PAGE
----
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QUAFETY EU project: Factors affecting Listeria survival and growth on fresh-cut produce

Since 1980 to present day, the higher prevalence of Listeria monocytogenes in fresh produce has been detected especially on cabbage, lettuce, leafy vegetables, celery and melon. Moreover, in the last decade, listeriosis cases due to fresh-cut produce consume are increasing (Table 1 and 2).

As a consequence of the results achieved within Quafety EU Project on quality and safety of fresh-cut produce, the scientists of Foggia University (Italy) have published a chapter on microbiological safety of fresh-cut produce and the factors affecting L. monocytogenes survival and growth on fresh-cut produce.

L. monocytogenes is a bacterial pathogen responsible for several food-borne illnesses and it is often found on fresh produce when consumed raw, in the chapter the following issues have been discussed:
  1. Optimum growth conditions for L. monocytogenes;
  2. Structure and physiology of L. monocytogenes biofilms;
  3. Potential critical steps, during minimal processing, responsible of cross-contamination with L. monocytogenes.
L. monocytogenes is a very versatile pathogen, it can survive in different environments, such as soil, water, sewage, fresh produce, human and animal faeces.
It is a Gram-positive, non-spore forming, facultative anaerobic bacterium, and it  grows at pH range from 4.3 to 9.8, tolerates low water activity (aw 0.91), survives at low temperatures (around 4°C), moreover it is motile thanks to peritrichous flagella.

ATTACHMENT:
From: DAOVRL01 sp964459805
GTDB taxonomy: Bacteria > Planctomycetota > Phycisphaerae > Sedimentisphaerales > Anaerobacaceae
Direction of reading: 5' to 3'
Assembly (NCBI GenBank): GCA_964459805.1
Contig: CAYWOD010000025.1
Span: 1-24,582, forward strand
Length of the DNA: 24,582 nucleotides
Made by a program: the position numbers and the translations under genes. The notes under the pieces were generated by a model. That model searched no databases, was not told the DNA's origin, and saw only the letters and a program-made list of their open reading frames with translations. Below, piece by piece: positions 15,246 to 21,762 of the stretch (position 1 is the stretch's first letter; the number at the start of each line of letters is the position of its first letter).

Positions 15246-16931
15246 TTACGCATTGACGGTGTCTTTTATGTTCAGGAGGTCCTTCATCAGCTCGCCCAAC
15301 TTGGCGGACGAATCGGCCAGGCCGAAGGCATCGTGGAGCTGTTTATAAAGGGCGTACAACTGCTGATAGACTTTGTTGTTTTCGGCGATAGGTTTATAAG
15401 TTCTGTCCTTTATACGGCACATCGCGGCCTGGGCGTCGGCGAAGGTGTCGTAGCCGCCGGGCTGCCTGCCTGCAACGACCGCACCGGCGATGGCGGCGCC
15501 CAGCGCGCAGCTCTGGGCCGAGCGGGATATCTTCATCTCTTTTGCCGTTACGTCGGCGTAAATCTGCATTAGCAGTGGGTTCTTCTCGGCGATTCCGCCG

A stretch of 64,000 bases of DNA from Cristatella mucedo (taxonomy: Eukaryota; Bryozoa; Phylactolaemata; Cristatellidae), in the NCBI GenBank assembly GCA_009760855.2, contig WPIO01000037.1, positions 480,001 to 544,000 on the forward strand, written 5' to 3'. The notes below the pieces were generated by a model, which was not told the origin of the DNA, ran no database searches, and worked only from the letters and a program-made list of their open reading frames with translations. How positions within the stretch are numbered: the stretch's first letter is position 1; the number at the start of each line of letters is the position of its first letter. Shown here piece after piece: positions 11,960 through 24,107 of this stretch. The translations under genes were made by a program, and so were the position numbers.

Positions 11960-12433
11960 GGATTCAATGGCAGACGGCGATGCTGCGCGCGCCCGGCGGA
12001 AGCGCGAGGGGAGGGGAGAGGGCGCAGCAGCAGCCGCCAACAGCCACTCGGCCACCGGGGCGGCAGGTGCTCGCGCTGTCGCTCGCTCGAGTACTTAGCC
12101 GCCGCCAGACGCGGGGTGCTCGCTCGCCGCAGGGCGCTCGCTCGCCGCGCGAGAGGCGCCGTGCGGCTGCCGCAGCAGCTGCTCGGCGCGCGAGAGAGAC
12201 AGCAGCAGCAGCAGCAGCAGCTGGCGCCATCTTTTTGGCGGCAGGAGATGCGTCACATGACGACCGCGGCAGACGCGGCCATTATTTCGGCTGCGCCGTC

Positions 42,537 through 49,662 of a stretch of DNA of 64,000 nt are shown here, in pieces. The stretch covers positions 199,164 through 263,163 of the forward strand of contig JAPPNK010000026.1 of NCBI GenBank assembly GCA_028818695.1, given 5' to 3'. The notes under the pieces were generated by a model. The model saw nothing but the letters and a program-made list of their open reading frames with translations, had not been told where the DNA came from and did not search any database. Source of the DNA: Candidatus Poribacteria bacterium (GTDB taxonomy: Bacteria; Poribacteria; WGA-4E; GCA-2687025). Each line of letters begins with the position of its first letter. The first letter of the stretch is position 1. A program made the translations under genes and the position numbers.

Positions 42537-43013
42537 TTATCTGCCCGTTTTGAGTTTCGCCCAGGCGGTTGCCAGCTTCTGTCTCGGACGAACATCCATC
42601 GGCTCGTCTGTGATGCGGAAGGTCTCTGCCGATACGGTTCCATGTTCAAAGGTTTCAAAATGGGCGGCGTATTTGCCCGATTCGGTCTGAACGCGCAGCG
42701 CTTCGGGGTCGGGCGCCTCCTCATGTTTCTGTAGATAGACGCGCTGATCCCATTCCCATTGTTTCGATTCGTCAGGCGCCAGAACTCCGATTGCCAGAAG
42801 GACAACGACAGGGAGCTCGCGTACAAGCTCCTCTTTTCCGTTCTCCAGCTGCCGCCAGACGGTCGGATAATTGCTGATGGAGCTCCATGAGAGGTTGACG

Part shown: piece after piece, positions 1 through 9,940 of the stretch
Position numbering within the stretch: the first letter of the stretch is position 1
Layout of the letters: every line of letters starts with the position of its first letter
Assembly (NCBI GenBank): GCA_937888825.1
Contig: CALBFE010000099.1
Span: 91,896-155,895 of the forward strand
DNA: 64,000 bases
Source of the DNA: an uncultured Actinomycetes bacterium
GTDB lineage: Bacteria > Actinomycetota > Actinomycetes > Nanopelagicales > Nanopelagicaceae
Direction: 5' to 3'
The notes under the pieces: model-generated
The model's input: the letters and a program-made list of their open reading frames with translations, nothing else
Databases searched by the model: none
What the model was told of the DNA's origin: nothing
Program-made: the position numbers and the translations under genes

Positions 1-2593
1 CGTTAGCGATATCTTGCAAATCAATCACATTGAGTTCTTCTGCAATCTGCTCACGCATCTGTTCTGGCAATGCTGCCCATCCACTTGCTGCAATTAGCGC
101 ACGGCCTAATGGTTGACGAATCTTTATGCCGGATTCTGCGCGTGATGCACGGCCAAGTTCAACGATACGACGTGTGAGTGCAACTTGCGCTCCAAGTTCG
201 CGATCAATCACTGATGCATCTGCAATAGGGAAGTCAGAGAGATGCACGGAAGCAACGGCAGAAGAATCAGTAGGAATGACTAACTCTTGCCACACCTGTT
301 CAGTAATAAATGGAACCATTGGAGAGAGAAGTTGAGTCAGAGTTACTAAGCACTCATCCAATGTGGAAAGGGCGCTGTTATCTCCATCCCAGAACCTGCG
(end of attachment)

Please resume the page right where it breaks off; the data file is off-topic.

L. monocytogenes is able to form a biofilm that protects the bacterial cell from sanitizing agents and allows the pathogen to grown on rubber, plastic, glass and stainless steel surfaces.

In these years, different chemical agents with a broad antimicrobial spectrum (e.g. chlorine, ozone, anionic acids, quaternary ammonium chloride, etc.), physical methods (e.g. UVA radiation), and biological treatments (e.g. essential oils as anti-biofilms agents, bacteriophage preparations or bacteriocin-producing strains) have been studied to control the initial pathogen adhesion and biofilm formation on abiotic surfaces (Table 3).

Table 3 - Some chemical and physical-based approaches and emerging green 'strategies' proposed to prevent and remove L. monocytogenes biofilms and other pathogenic microorganisms from different contact surfaces.

The scientists conclude that the best strategy against L. monocytogens is the contamination prevention, which can be managed by respecting the good agricultural, hygienic and processing practices. Considering the pathogen characteristics, the current approach to prevent and remove its growth is to develop a new generation of biofilm-resistant surfaces.

Source: Botticella G., Russo P., Capozzi V., Amodio M.L., Massa S., Spano G., Beneduce L., ‘Listeria monocytogenes, biofilm formation and fresh-cut produce’, 2013, pagg. 114-123, Chapter in Book:, Microbial Pathogens and strategies for combating them: science, technology and education, Editor: A. Méndez-Vilas, Publisher: ©FORMATEX.

Publication date: 1/7/2014
Author: Emanuela Fontana
Copyright: www.freshplaza.com


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